Old St. Andrews



Death of Adam Smith



Death Visits the Home of Adam Smith


Oct 26, 1859
Scarlatina and Fever
This disease has been very prevalent among the children here for some time, and we regret to say has proved fatal in many cases,, as may be seen by reference to our obituary list for the last few weeks; it is of a very bad type, accompanied by sore throat. There is scarcely a family of children in the town, which has not been attacked, and the cold weather seems to have had no effect upon the epidemic.


Nov 2, 1859
To Our Readers
The Standard today is published as half a sheet; and we feel confident our subscribers and patrons will make allowance, when we state, that seven of our children have been prostrated by the fearful epidemic now so prevalent—scarlet ever and putrid sore throat—and that one of them, a beloved son, principal assistant in the office, has been taken from our midst, by an All-Wise god, to whose will be humbly bow. We feel unable mentally and physically to issue the Standard in its usual form; and in our bereavement and affliction, rely upon the sympathy of our readers, to excuse any omissions in the contents or size of the paper, until we can make arrangements for publishing it in the usual form, which we trust to accomplish as soon as possible. To our friends in St. Andrews, we tender our warmest thanks, for their numerous kind offices and expressions of sympathy.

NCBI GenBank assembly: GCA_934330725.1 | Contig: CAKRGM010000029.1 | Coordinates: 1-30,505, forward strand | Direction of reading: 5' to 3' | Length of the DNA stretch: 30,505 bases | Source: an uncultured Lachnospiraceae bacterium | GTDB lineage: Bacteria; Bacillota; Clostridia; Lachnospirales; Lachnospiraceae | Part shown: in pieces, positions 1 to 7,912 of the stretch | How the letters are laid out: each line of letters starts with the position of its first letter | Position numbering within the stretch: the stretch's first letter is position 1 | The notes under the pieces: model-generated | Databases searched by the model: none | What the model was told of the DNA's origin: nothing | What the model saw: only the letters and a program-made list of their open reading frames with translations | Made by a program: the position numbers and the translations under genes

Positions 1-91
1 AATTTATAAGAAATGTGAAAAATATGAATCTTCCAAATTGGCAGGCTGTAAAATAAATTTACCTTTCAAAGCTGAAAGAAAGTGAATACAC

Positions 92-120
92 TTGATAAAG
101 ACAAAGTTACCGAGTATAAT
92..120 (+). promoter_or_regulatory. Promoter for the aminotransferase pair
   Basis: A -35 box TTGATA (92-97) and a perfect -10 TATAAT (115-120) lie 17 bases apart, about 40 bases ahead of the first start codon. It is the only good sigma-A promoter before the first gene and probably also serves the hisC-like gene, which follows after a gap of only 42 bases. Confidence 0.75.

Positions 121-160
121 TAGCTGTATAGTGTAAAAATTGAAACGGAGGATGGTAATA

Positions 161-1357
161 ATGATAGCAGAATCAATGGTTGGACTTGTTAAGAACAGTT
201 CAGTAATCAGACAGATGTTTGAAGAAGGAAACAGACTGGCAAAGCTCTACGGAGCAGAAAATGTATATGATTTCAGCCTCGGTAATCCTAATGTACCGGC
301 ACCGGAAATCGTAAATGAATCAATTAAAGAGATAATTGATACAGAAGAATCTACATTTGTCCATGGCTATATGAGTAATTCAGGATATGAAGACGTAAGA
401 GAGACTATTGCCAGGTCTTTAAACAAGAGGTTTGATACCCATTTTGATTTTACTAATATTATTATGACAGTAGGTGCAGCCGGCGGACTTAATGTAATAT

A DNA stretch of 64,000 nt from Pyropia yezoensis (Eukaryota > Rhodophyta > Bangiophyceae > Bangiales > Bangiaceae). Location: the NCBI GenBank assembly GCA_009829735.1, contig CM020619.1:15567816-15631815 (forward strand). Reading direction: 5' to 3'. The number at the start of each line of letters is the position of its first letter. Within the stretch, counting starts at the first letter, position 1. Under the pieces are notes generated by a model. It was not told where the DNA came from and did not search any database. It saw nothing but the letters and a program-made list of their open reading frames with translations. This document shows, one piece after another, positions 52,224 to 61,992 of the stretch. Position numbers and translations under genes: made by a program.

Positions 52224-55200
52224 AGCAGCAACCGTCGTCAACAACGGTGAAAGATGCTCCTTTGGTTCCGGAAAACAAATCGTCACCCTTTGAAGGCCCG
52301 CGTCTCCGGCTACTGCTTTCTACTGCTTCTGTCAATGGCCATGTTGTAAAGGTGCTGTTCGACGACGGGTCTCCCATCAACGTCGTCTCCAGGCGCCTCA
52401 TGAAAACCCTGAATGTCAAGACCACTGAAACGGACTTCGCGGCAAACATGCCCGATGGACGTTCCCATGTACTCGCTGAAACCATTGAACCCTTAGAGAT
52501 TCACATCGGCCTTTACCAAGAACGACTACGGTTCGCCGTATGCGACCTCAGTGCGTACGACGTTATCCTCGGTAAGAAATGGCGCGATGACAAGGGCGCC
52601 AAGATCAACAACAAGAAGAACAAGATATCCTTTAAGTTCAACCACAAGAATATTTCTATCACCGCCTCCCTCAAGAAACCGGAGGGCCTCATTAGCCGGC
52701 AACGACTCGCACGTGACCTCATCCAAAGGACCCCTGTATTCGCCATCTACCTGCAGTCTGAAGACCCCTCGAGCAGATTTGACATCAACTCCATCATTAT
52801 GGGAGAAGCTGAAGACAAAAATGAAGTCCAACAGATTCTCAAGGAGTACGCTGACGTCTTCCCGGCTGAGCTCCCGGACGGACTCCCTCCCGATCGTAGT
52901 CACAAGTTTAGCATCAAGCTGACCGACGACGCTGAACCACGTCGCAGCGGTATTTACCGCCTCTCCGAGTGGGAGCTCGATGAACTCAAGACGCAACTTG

Nov 30/1859
Poem selected by children "as being appropriate to the recent death of their brother."


Dec 23/1857
In editorial on Christmas, Smith notes the "vacant chair," of the deceased or the departed, that will occupy a presence in the room. (As he himself will experience, some years later, in the death of his 13-year-old daughter.)


Dec 25/1872
A. W. Smith’s third daughter dies of consumption after long illness.


Jan 1/1873
To many, ourselves among the number, the year that has passed, has its said memories. In how many households is the “vacant chair” reminding of loved ones, once the light and life of the family, but now forever removed. From their sight, to a happier, purer and holier sphere; teaching us that we too must soon follow to that “undiscovered country” and admonishing us “be ye also ready.” (ill four years)